App review: Touchnote

When I was looking at Deloitte’s annual “Fast 50” 2015 winners, I saw that Touchnote, was ranked 9th, based on a 2312% growth rate (!). Touchnote was described as a “postcard sending service” on Deloitte’s listing, which made me curious to learn more about how a postcard sending service can enjoy such phenomenal growth. Let’s have a look at the app in more detail:

My quick summary of the app (before using it) – I expect an app which makes it easy for me to create and send postcards.

How does the app explain itself in the first minute – As soon as I open the app, a modal appears with a picture of a smiley couple wearing Santa hats. The description on the modal screen reads “Christmas cards – Turn photos into beautiful Christmas cards.” It’s clear that the app lets me take my pictures and convert them into postcards.

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Getting started, what’s the process like – By clicking “next” on the modal screens, I get a good flavour of the different cards and frames I can create through Touchnote. However, once I’ve seen the last modal screen and land on the main screen of the app, I’m not entirely clear about how Touchnote works. For example, I’m not quite clear about how Touchnote’s credit packs work and what the benefit is of buying credits instead of buying per card or set of cards. Also, I’m wondering whether I need to sign in or create a Touchnote account to use the service. However, it’s clear where I need to click to create a (Christmas) card or a framed picture.

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After indicating that I’m happy for the app to access the pictures on my phone, the process feels very intuitive and straightforward. For example, changing layouts felt very simple. As a user, the last thing I want to do with an app like this is fiddling endlessly with layouts and customisation.

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Again, selecting, rotating images, adding a caption and selecting an address – it all feels very easy and I end up with a postcard that I’m happy with.

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I’m now told that I need to buy 1 credit to buy (and send?) the card, but it looks like I need to sign up with Touchnote to be able to do that. Why can’t I use Touchnote as a guest? It would be great if I could sign up at a later stage when I’m clearer about the quality of the service and about how Touchnote works.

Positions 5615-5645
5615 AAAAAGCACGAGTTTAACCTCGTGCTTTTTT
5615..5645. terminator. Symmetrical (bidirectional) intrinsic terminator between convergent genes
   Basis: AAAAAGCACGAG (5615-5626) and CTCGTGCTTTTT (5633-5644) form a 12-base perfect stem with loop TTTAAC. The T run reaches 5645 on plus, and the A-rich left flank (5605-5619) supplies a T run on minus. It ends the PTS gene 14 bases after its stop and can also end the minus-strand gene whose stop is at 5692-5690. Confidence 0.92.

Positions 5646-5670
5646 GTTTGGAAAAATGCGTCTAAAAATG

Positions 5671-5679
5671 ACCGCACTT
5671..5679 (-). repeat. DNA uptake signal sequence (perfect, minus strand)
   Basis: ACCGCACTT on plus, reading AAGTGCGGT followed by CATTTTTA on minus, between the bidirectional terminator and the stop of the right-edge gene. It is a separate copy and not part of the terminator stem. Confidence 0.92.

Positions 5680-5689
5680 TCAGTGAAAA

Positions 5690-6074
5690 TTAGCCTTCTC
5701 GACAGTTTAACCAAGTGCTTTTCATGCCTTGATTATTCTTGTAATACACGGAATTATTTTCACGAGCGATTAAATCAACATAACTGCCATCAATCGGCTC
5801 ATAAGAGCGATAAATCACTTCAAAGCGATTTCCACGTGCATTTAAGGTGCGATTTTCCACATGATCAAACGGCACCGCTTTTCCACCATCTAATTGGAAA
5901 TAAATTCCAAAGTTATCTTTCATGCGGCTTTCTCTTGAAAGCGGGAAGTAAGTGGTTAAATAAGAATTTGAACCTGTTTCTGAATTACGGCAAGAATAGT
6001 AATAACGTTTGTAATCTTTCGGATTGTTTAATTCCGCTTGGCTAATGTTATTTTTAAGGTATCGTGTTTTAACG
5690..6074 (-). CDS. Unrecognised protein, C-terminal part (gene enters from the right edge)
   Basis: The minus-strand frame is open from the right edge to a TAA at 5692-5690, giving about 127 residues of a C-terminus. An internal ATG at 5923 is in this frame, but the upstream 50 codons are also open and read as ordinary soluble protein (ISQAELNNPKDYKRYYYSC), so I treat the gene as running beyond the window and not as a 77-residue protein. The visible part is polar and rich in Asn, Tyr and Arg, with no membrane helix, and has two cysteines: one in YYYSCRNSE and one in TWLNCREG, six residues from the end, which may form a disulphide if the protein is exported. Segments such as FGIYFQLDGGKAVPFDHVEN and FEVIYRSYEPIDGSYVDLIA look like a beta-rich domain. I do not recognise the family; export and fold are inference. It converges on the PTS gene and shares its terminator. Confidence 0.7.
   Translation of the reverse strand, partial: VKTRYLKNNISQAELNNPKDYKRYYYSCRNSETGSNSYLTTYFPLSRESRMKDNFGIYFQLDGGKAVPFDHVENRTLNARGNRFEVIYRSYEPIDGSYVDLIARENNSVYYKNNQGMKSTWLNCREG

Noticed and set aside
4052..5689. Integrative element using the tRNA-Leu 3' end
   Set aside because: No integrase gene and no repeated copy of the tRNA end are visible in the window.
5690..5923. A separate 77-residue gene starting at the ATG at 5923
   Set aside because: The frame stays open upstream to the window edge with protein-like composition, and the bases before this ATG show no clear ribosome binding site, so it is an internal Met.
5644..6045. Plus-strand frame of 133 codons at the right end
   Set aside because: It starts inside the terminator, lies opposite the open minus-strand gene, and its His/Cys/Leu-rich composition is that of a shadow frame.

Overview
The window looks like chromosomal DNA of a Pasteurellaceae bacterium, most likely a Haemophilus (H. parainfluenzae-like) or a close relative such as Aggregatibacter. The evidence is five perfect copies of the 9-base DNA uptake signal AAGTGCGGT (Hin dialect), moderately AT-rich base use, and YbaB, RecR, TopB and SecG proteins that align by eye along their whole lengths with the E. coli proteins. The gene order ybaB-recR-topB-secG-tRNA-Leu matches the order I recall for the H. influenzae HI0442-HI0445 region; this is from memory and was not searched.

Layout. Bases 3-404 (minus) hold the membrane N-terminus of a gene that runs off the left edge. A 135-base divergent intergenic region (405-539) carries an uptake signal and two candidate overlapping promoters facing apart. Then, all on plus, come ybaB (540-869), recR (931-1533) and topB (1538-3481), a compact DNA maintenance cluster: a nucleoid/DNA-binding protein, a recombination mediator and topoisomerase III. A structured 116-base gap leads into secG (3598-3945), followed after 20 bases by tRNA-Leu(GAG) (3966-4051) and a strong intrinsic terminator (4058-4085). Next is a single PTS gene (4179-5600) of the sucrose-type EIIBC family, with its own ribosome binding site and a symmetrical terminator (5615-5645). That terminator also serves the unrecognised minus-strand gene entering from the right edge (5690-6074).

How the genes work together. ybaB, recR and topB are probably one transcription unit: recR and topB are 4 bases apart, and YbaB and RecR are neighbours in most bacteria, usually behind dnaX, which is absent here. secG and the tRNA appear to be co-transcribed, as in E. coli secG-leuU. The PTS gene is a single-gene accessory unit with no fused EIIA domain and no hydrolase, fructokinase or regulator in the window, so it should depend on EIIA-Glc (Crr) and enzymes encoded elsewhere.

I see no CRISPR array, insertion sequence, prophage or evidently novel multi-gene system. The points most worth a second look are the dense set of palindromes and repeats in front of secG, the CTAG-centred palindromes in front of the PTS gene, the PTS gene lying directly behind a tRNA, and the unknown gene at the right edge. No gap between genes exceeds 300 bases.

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Payment through Touchnote feels very easy, even though I would have liked to have know about the price of 1 credit prior to arriving at the payment screen. All in all, a very easy and seamless purchase process, followed by a nice confirmation email in my inbox.

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How does the app compare to similar apps? – Out of the similar apps that I looked at, Postdroid felt the least elegant. Apart from struggling to manipulate images, the thing that struck me most is that the first screen on the Postdroid app is a login one, which doesn’t make me feel particularly welcome to say the least. In contrast, creating a postcard through Postino felt just as easy as doing it through Touchnote, the main difference being that Postino lets you choose from a number of borders to add to the picture, so that you don’t have to have to worry about empty spaces or padding.

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Did the app deliver on my expectations? – The whole process of creating a postcard through Touchnote felt incredibly easy, and I wondered whether Touchnote are looking to apply this seamless experience to personalising and sending other items such as mugs or plant pots (yes, plant pots). Given how easy the Touchnote app was to use, I was wondering why the app doesn’t work harder on explaining early on how pricing works or why it doesn’t let customers purchase cards as a guest. But yes, all in all, the app definitely did deliver on my expectations.